Wed, Jul 14, 2004 - Page 4 News List

Despite new tools,seismology remains a shaky science


Geologists study soil layers in a newly excavated trench in Taitung County to discover how the active Chihshang Fault has interacted with other faults in the past.


Since the 921 Earthquake in 1999, scientists have thrown everything into identifying predictors of the devastating phenomenon, looking beneath the ground and even from space in a bid to improve understanding of the mechanisms responsible.

Standing beside a monitor detecting crust deformations at National Dong Hwa University in Hualien last year, National Central University geophysicist Yen Horng-yuan (顏宏元) said readings of longitude, latitude, altitude and other variables were being transferred to the Central Weather Bureau through a real-time Global Positioning System (GPS) network consisting of 120 monitors.

According to Yen, studies of past earthquakes suggest there is an association between the phenomenon of advance crust deformation and the onset of earthquakes.

"By carrying out continuous monitoring, we can analyze an abundant amount of data to find out where the crust begins to change before the occurrence of an earthquake. This data might be useful for research on predicting quakes," Yen said.

By the end of 2006, another 30 stations will be set up around the country to complete the GPS network, he said.

Taiwan sits atop the junction of the Philippine plate and the much larger Eurasian plate. The former is slowly being forced beneath the latter under the northern stretches of the country. The process, referred to by seismologists as subduction, is also being monitored by local geophysicists.

Since August 1998, Lee Jian-cheng (李建成), an associate research fellow at Academia Sinica's Institute of Earth Sciences, has measured crust change with creepmeters set up at Tapo Elementary School in Taitung County, which lies on the active Chihshang Fault (池上斷層).

Creepmeters measure the displacement between areas located on opposite sides of a fault.

Lee said that research suggests the Philippines and Eurasia plates are converging at a speed of 8cm per year. However, Lee's continuous monitoring of the plate suture zone in the Huatung Valley connecting Hualien and Taitung suggests that the fault has contracted between 15cm and 20cm annually over the past five years.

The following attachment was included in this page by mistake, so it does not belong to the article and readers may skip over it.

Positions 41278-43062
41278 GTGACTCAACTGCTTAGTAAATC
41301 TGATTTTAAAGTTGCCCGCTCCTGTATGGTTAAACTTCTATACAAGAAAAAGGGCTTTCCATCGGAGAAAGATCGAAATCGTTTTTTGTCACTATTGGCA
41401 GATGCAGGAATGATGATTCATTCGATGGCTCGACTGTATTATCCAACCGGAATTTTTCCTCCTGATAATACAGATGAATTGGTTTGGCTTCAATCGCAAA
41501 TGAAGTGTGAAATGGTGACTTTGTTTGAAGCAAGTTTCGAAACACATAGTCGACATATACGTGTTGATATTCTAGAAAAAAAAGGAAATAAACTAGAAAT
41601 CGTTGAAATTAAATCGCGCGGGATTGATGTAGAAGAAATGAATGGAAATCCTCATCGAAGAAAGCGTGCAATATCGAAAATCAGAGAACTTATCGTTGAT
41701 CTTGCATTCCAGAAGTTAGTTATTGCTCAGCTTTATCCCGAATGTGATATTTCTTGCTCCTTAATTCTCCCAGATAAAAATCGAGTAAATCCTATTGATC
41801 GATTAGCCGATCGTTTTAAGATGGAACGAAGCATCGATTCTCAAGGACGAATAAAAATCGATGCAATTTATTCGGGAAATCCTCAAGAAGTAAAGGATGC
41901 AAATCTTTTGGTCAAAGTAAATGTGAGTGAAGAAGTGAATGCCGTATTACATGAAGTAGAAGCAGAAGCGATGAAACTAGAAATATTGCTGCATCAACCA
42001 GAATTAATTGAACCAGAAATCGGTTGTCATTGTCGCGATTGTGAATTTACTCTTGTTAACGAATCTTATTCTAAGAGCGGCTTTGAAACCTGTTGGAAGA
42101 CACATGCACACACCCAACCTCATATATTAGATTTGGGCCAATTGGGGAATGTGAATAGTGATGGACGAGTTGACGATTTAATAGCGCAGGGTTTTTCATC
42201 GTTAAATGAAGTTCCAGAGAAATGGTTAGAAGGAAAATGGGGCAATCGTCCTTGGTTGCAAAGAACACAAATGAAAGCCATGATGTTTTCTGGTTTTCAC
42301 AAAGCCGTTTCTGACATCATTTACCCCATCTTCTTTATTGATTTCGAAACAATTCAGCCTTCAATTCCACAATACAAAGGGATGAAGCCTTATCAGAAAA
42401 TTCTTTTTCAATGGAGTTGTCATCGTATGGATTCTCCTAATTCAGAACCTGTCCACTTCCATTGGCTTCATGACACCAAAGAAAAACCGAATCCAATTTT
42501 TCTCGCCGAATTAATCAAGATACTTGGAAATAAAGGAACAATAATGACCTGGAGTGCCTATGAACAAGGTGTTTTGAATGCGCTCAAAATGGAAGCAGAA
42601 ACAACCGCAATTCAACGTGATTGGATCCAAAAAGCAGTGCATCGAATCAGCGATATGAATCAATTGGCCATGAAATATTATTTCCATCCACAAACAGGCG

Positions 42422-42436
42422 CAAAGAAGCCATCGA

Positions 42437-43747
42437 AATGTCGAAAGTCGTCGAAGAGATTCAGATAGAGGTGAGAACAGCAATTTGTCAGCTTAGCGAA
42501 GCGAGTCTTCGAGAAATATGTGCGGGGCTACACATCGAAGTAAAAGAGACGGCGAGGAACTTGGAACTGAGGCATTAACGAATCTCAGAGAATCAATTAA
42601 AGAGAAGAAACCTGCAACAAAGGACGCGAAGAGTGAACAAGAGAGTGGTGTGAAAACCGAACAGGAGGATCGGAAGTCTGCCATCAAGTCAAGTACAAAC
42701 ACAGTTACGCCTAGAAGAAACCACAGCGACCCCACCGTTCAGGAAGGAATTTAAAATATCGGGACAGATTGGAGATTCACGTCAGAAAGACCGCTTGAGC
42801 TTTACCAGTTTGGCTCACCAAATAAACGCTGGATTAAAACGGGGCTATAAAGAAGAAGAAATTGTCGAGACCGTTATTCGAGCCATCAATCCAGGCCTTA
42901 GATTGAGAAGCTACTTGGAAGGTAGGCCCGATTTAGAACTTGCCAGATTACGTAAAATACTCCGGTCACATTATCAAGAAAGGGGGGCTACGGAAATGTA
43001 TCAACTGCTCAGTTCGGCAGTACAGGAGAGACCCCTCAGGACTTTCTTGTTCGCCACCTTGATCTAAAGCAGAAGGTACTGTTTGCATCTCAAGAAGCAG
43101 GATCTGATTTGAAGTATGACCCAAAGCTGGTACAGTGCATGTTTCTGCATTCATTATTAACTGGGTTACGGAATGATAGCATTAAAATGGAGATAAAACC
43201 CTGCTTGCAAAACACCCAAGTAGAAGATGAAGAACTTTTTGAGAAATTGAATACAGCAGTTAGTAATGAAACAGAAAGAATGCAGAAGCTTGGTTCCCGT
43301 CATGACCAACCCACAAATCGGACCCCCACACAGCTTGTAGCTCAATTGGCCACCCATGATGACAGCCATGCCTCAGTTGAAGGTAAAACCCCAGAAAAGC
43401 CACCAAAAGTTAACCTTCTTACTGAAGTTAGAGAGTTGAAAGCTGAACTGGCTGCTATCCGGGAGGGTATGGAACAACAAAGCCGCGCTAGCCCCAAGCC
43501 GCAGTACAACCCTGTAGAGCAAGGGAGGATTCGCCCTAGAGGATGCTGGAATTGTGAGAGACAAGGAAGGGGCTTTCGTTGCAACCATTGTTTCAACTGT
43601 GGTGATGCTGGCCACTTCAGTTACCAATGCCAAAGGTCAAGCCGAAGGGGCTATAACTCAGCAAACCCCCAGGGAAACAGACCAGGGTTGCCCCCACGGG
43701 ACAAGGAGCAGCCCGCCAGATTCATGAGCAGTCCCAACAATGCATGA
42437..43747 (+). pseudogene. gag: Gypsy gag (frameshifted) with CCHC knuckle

"We are seeing significant fault activity here. So we will continue to study how the fault interacts with others nearby in the valley," he said.

The 200km-long Chihshang Fault is only one of seven active faults to have been discovered in the Huatung Valley. In 1951, two earthquakes resulting from dramatic fault activity here ruptured the surface and changed its topography all the way from Hualien to Taitung. At some locations, the land was raised by 75cm.

To better understand these faults' behavior, National Taiwan University geosciences professor Chen Wen-shan (陳文山) and his colleagues have dug three special trenches in Hualien over two years. Last month, Chen dug two more trenches in Taitung County's Chih-shang township to uncover the secrets of the fault.

"Faults in this valley are regarded by scientists as the most active in Taiwan. By analyzing layers in the trenches we can study the old earthquakes that they caused, and we might develop ideas on predicting future activity," Chen said.

Prior to the 921 Earthquake, which claimed more than 2,400 lives, most Taiwanese had grown less concerned about the occurrence of a devastating temblor.

But a number of earthquakes of similar destructive force did occur earlier last century. The 7-magnitude Meishan Earthquake in 1906 killed more than 1,250 people in the country's southwest. A 7.4-magnitude earthquake in 1935 centered in the Hsinchu-Miaoli area killed over 3,200 people; a 6.5-magnitude aftershock then killed another 2,700.

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